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Abstract. We introduce a framework for reducing the number of element comparisons performed in priorityqueue operations. In particular, we give a priority queue which guarantees the worstcase cost of O(1) per minimum finding and insertion, and the worstcase cost of O(log n) with at most log n + O(1) element comparisons per minimum deletion and deletion, improving the bound of 2log n + O(1) on the number of element comparisons known for binomial queues. Here, n denotes the number of elements stored in the data structure prior to the operation in question, and log n equals max {1,log 2 n}. We also give a priority queue that provides, in addition to the abovementioned methods, the prioritydecrease (or decreasekey) method. This priority queue achieves the worstcase cost of O(1) per minimum finding, insertion, and priority decrease; and the worstcase cost of O(log n) with at most log n + O(log log n) element comparisons per minimum deletion and deletion. CR Classification. E.1 [Data Structures]: Lists, stacks, and queues; E.2 [Data
Two new methods for transforming priority queues into doubleended priority queues
 CPH STL Report
, 2006
"... Abstract. Two new ways of transforming a priority queue into a doubleended priority queue are introduced. These methods can be used to improve all known bounds for the comparison complexity of doubleended priorityqueue operations. Using an efficient priority queue, the first transformation can pr ..."
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Cited by 5 (5 self)
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Abstract. Two new ways of transforming a priority queue into a doubleended priority queue are introduced. These methods can be used to improve all known bounds for the comparison complexity of doubleended priorityqueue operations. Using an efficient priority queue, the first transformation can produce a doubleended priority queue which guarantees the worstcase cost of O(1) for findmin, findmax, and insert; and the worstcase cost of O(lg n) including at most lg n + O(1) element comparisons for delete, but the data structure cannot support meld efficiently. Using a meldable priority queue that supports decrease efficiently, the second transformation can produce a meldable doubleended priority queue which guarantees the worstcase cost of O(1) for findmin, findmax, and insert; the worstcase cost of O(lg n) including at most lg n + O(lg lg n) element comparisons for delete; and the worstcase cost of O(min {lg m, lg n}) for meld. Here, m and n denote the number of elements stored in the data structures prior to the operation in question, and lg n is a shorthand for log 2 (max {2, n}). 1.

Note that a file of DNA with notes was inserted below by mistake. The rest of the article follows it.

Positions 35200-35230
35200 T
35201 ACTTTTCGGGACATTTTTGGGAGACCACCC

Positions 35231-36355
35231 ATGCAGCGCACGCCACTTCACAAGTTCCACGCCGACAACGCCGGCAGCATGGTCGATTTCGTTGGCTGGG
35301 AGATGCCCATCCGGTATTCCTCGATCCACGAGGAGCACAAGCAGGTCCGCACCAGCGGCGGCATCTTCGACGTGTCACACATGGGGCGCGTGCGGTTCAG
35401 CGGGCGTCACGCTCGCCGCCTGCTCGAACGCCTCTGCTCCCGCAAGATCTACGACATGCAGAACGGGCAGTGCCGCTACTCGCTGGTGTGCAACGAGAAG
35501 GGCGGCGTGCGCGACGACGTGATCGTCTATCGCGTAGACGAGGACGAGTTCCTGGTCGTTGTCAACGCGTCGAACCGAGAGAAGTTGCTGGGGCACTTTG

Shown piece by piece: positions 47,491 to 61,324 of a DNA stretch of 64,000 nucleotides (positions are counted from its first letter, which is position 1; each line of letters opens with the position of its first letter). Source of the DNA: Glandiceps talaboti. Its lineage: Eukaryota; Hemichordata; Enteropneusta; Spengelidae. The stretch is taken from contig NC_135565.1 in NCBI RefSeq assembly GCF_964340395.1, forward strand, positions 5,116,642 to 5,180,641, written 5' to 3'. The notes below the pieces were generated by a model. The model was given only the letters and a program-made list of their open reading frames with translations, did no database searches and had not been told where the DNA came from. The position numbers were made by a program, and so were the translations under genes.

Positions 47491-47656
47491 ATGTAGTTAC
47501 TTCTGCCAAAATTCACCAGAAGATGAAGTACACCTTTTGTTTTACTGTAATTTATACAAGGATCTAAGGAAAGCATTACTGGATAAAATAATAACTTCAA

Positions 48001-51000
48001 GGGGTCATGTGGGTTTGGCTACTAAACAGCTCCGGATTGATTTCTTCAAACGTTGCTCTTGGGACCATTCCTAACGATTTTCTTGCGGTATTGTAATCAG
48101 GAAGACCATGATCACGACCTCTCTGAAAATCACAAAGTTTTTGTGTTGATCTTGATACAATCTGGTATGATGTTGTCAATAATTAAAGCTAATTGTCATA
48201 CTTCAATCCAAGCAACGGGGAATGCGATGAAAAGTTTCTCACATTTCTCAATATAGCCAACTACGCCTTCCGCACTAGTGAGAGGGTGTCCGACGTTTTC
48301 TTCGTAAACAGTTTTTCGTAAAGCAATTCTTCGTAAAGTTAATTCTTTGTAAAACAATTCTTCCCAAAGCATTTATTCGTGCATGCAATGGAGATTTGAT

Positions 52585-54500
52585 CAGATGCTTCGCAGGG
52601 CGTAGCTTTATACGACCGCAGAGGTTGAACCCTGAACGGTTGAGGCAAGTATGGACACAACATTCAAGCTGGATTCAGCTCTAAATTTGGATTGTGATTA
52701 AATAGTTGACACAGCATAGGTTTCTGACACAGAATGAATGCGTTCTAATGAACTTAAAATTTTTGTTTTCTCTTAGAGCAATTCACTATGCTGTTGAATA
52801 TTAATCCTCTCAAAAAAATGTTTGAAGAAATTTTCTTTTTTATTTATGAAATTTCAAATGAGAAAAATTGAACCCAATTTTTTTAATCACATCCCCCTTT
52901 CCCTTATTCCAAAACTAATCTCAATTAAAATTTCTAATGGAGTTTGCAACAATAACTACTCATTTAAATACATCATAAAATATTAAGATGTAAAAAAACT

Buckets, Heaps, Lists, and Monotone Priority Queues
, 1997
"... We introduce the heapontop (hot) priority queue data structure that combines the multilevel bucket data structure of Denardo and Fox and a heap. We use the new data structure to obtain an O(m + n(log C) 1 3 +ffl ) expected time implementation of Dijkstra's shortest path algorithm, improving the ..."
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Cited by 4 (0 self)
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We introduce the heapontop (hot) priority queue data structure that combines the multilevel bucket data structure of Denardo and Fox and a heap. We use the new data structure to obtain an O(m + n(log C) 1 3 +ffl ) expected time implementation of Dijkstra's shortest path algorithm, improving the previous bounds. We can implement hot queues even more efficiently in practice by using sorted lists to represent small priority queues. Our experimental results in the context of Dijkstra's algorithm show that this implementation of hot queues performs very well and is more robust than implementations based only on heap or multilevel bucket data structures. 1 Introduction A priority queue is a data structure that maintains a set of elements and supports operations insert, decreasekey, and extractmin. Priority queues are fundamental data structures with many applications. Typical applications include graph algorithms (e.g. [14]) and event simulation (e.g. [5]). An important subclass of...
HeaponTop Priority Queues
 TR 96042, NEC RESEARCH INSTITUTE
, 1996
"... We introduce the heapontop (hot) priority queue data structure that combines the multilevel bucket data structure of Denardo and Fox [9] and a heap. We use the new data structure to obtain an O(m+n(logC) 1 3 +ffl ) expected time implementation of Dijkstra's shortest path algorithm [11], improvi ..."
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Cited by 4 (2 self)